There is a real danger in the Federal Restricted Buildings and Grounds Improvement Act of 2011 which has recently been passed. At its core, it is simply a revised version of an already-passed law which uses the terminology “willingly and knowingly” entering a restricted area (where Secret Service is used as security) or a federal building as grounds for arrest and/or prosecution.
Reflecting on a tumultuous year of Occupy movements and the Arab Spring, the U.S. government has passed not one, but two new anti-protesting laws. With the exclusion of single word – from “willingly and knowingly” to simply “knowingly” – the Federal Restricted Buildings and Grounds Improvement Act is further restricting Americans first amendment rights.
Deputy Director of CAIR-Chicago, Sufyan Sohel, concludes that “These small changes to existing laws, while at face value don’t really change anything to current practices, could have profound impacts and allow the government greater ability to deny our civil liberties”.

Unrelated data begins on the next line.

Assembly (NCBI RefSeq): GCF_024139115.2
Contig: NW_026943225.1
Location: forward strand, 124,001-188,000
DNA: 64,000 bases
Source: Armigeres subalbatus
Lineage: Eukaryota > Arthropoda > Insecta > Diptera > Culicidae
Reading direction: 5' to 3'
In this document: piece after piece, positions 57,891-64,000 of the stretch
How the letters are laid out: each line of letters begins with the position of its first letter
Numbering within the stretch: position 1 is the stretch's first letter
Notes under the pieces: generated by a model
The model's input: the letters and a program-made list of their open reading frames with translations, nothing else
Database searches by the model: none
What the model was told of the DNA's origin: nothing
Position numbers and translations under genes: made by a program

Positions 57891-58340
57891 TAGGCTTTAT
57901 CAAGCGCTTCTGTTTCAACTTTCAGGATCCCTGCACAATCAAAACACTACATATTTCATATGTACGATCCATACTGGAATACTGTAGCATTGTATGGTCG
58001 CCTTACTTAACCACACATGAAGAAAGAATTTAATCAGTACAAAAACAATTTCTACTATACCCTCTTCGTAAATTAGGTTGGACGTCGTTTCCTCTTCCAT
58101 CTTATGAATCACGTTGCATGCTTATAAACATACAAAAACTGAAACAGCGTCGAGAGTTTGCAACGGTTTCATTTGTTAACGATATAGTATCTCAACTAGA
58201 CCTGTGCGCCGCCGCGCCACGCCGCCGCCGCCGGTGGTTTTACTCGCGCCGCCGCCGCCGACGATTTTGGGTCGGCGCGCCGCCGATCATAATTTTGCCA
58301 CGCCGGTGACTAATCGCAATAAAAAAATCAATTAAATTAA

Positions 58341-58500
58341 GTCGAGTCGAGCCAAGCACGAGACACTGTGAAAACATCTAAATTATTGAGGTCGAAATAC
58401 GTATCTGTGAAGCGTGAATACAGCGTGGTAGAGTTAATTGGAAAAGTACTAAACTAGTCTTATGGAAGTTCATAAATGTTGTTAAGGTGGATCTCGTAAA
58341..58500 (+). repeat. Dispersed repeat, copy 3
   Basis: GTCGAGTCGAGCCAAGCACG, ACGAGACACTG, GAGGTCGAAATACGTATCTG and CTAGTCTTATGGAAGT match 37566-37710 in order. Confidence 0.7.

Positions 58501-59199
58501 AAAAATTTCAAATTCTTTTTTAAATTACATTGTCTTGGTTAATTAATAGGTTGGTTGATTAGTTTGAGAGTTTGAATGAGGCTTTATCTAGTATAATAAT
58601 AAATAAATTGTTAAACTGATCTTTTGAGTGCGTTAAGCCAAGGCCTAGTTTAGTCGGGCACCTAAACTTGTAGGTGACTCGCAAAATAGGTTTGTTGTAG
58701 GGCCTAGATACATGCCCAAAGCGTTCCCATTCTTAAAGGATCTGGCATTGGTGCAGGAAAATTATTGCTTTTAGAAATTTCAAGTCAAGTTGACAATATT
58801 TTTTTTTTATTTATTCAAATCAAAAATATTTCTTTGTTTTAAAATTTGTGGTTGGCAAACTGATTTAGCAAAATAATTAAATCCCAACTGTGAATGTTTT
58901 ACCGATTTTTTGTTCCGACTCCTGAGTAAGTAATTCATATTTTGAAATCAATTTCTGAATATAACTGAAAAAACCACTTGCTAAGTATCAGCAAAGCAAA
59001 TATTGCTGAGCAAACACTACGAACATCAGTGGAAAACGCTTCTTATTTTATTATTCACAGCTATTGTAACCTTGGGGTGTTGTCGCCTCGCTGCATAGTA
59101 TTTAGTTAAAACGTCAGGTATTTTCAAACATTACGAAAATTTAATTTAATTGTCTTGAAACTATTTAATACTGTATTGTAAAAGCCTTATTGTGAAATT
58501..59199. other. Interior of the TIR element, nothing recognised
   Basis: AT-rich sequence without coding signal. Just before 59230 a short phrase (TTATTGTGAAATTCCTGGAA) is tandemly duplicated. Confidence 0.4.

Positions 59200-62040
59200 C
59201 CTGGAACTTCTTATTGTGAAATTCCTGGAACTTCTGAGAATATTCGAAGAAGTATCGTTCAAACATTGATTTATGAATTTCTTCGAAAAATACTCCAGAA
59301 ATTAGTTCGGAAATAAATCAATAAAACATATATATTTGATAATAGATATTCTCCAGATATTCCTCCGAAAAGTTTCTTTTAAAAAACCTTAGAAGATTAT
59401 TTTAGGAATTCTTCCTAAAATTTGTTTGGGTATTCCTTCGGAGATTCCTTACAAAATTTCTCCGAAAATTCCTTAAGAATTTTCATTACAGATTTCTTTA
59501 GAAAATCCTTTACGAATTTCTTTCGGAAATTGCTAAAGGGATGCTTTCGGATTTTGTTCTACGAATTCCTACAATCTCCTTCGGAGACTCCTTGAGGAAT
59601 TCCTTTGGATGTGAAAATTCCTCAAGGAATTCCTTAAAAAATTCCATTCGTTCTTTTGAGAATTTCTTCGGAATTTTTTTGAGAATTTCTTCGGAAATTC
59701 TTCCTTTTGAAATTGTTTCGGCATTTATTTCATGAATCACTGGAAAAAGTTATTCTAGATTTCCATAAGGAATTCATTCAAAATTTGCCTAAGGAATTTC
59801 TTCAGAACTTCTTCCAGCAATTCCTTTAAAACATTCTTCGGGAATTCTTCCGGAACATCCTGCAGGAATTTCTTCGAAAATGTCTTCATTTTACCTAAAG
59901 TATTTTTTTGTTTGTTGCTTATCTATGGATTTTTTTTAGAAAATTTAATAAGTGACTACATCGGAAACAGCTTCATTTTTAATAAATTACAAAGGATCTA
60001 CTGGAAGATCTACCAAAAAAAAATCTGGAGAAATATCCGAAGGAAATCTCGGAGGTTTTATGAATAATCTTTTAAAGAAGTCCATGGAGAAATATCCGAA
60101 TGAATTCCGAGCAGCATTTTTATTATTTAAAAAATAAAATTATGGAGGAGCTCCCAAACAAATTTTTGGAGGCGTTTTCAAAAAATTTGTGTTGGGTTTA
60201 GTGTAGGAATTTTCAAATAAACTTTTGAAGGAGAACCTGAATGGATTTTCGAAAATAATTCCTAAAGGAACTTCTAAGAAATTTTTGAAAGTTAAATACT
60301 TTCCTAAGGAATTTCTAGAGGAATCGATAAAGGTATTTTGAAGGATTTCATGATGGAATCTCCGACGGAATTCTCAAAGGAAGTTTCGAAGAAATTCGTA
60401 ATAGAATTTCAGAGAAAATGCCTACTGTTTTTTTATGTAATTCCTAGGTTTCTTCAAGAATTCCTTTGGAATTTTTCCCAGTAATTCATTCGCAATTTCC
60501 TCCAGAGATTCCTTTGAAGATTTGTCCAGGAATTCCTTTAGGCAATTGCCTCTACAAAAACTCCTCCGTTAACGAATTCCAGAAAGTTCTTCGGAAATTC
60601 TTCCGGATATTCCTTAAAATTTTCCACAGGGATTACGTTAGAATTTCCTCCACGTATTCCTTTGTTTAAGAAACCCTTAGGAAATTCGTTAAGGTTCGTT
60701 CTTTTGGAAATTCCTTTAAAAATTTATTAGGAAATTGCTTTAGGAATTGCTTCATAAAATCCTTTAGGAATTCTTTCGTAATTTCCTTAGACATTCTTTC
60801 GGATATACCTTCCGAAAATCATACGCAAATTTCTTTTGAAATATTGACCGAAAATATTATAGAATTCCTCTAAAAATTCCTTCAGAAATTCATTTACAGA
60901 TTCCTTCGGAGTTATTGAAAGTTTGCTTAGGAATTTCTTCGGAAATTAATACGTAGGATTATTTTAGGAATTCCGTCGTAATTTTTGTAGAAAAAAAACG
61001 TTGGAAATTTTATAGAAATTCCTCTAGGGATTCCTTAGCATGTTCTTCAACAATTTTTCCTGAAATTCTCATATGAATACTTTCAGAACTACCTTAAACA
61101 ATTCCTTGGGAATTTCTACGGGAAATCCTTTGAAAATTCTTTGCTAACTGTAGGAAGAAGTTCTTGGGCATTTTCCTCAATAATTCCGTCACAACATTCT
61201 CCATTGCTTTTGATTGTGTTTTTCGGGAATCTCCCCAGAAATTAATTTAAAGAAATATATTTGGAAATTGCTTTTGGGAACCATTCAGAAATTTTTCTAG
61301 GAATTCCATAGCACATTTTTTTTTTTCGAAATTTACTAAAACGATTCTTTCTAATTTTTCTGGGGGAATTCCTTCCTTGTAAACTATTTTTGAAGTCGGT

While this bill is specifically meant for protestors targeting federal buildings, the President, and other politicians, it may be used any time there is a protest near the White House or elsewhere. The only caveat with this law is that the politicians and/or building must be protected under Secret Service protection. In the past, sporting events, state funerals, inaugural addresses and NATO and G-8 Summits have been designated as such by the U.S. Department of Homeland Security, the division that decides when and where the Secret Service are needed outside of their normal coverage.
The paralegal for the People’s Law Office, Brad Thomson, stated that “ These laws are used in heightened ways against POC and Arab-Americans, Muslim-Americans, and other individuals swept up in racist fear-mongering.”
The real danger in this law is the government’s silence about it. While the mainstream media hasn’t given the attention to this issue, Thomson argues that the effect is currently “chilling people from exercising their right to protest.”
In addition to potentially being dangerous specifically to Muslim- and Arab-American activists, Thomson also discussed the need for activists and community members to continue to exercise their rights to free speech and assembly without fear.
The bill originally passed the House of Representatives 399-3 in February 2011. On Feb. 6 of this year it passed the Senate with changes, which were approved by the House. The president signed the bill into law on March 8.